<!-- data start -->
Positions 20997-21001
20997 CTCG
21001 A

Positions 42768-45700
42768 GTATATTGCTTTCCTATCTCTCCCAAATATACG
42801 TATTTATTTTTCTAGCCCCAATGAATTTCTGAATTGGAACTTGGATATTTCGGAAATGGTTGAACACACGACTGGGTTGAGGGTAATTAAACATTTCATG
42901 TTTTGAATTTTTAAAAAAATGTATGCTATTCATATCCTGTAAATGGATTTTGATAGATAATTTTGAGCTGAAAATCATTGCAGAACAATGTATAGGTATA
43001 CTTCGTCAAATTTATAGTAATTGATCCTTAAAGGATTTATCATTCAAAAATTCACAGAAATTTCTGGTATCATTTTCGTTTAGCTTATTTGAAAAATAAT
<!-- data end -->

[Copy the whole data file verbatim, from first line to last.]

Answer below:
Positions 20997-21001
20997 CTCG
21001 A

Positions 42768-45700
42768 GTATATTGCTTTCCTATCTCTCCCAAATATACG
42801 TATTTATTTTTCTAGCCCCAATGAATTTCTGAATTGGAACTTGGATATTTCGGAAATGGTTGAACACACGACTGGGTTGAGGGTAATTAAACATTTCATG
42901 TTTTGAATTTTTAAAAAAATGTATGCTATTCATATCCTGTAAATGGATTTTGATAGATAATTTTGAGCTGAAAATCATTGCAGAACAATGTATAGGTATA
43001 CTTCGTCAAATTTATAGTAATTGATCCTTAAAGGATTTATCATTCAAAAATTCACAGAAATTTCTGGTATCATTTTCGTTTAGCTTATTTGAAAAATAAT